From The Shop: DW735 Breaker Replacement   Leave a comment

I have used a DeWalt 735 planer for years … and used it enough that I’m now on my 2nd one. So far, so good.

However, the unit is not perfect. Last year, I replaced the cutter head with the Shelix spiral cutter, and that was a HUGE upgrade. At the same time, I added the Wixey digital gauge, and that was a welcome upgrade as well.

Today I’m dealing a simpler problem: the onboard Cursed Circuit Breaker that’s well known to wear, and then thermal out easily. And, once the breaker starts breaking, it breaks more easily every time.

My Cursed Circuit Breaker was worn out. It was popping every few minutes with practically no load at all on the planer. So, it’s time to change the breaker for a new one. The problem, though, was that even with a machine as common and sought after as the DW735, I could find no precise guidance online on how to swap the tired circuit breaker out for a new one.

Here, then, is a photo guide with notes for you to take into the shop when you want to make a similar switch. Start to finish, this took under 30 minutes … and I was searching for tools and taking pictures for you at the same time!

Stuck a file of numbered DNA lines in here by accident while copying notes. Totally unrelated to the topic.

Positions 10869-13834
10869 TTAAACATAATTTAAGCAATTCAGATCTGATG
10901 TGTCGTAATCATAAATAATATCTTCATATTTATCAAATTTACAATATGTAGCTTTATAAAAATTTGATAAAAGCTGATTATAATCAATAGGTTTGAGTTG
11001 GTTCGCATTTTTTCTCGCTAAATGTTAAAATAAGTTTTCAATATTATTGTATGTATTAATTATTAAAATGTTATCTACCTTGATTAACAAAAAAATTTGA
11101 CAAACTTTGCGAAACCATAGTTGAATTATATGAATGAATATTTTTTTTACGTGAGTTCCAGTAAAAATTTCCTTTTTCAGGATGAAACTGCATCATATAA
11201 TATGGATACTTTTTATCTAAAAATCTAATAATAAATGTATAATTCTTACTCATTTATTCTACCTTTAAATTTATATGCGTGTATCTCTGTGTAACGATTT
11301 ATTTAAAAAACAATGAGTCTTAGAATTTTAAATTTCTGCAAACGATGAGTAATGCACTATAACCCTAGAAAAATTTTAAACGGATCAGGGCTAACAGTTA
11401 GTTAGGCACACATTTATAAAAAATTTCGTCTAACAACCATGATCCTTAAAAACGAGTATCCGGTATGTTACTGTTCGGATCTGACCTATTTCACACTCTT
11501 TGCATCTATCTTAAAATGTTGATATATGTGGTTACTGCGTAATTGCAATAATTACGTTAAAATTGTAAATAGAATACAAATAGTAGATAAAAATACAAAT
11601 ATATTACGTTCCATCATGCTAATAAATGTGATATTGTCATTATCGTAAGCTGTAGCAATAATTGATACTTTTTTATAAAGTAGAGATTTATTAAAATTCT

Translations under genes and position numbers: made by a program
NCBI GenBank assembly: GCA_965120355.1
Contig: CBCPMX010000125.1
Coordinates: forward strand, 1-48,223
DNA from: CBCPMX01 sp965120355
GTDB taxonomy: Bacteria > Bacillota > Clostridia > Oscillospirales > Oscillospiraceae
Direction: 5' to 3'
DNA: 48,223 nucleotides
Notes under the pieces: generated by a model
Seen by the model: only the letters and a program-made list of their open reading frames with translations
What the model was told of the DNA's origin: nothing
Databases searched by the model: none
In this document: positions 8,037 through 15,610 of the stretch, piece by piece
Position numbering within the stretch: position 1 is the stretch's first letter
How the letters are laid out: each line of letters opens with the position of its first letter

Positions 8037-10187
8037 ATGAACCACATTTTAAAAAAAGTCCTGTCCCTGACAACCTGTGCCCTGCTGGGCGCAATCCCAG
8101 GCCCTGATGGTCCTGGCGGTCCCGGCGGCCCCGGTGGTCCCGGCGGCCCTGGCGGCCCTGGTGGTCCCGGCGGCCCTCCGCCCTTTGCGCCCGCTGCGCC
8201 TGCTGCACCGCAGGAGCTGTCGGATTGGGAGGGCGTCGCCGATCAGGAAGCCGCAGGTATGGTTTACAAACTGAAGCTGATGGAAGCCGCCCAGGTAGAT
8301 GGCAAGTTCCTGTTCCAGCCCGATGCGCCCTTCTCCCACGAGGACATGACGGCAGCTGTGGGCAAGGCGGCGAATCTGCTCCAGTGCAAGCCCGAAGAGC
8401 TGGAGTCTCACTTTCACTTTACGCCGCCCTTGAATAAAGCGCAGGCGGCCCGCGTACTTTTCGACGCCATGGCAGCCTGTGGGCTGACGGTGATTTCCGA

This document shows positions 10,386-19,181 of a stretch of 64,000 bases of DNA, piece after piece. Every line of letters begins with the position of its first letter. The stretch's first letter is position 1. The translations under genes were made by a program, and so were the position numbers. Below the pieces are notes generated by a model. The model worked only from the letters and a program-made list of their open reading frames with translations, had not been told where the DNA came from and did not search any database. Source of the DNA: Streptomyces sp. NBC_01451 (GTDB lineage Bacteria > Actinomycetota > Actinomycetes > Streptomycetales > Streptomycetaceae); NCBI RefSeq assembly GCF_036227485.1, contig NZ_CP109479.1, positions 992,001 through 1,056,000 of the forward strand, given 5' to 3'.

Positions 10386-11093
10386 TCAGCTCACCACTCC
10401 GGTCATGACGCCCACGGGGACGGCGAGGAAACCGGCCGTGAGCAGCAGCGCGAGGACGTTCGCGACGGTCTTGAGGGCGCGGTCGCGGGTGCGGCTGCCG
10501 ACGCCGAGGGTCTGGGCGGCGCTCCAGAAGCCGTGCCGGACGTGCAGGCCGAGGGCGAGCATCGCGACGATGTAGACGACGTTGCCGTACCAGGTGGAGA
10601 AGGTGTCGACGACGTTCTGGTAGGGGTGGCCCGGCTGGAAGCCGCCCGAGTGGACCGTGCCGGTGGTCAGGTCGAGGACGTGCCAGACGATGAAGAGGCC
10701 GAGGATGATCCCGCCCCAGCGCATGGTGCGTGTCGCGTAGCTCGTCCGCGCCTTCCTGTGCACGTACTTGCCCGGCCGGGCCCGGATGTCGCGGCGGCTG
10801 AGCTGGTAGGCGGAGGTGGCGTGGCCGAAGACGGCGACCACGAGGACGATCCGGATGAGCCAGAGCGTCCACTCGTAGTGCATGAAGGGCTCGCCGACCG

First, UNPLUG THE UNIT.

14 screws have to be removed to access the circuit breaker behind the front panel. To start, take off the top, just as if you are switching out the blades. That will give you access to 3 Phillips head screws across the top of the unit.

Then, take off the hex bolts on the bottom corners of the front face. The allen wrench I used must have been metric; it was larger than 7/64″. 3mm, perhaps?

Then, take off the toggle for the blade speed. Finally, take out the 3 screws holding the depth gauge face plate in place … so you can access the single Phillips head screw behind it that’s holding the front face in place.

Now you can gently lift and rotate down the front face plate, exposing the wiring for the switch and circuit breaker.

Slide the 2 spade plugs off of the circuit breaker, and you’re ready to unscrew the keeper ring from the front of the unit to free the Cursed Circuit Breaker. I needed a small pair of pliers to grip the nut.

With the nut off, the cursed circuit breaker can now be removed from the unit and compared side by side with its replacement.

The cursed Circuit Breaker in my unit was a Sang Mao A-0701 18a breaker. It was made in Taiwan and is actually fairly commonly available for about $10. I got a comparable model off of Amazon; this type of breaker is used in portable generators, apparently. But I digress.

Put the new circuit breaker in place, replace the spade plugs onto the contacts. Check the main switch as well … I had accidentally removed one of the spade plugs on the main switch. Easy enough to plug it back into place, replace each of the 14 screws … and I was once again back to making sawdust.

Posted April 23, 2020 by henrymowry in Woodworking

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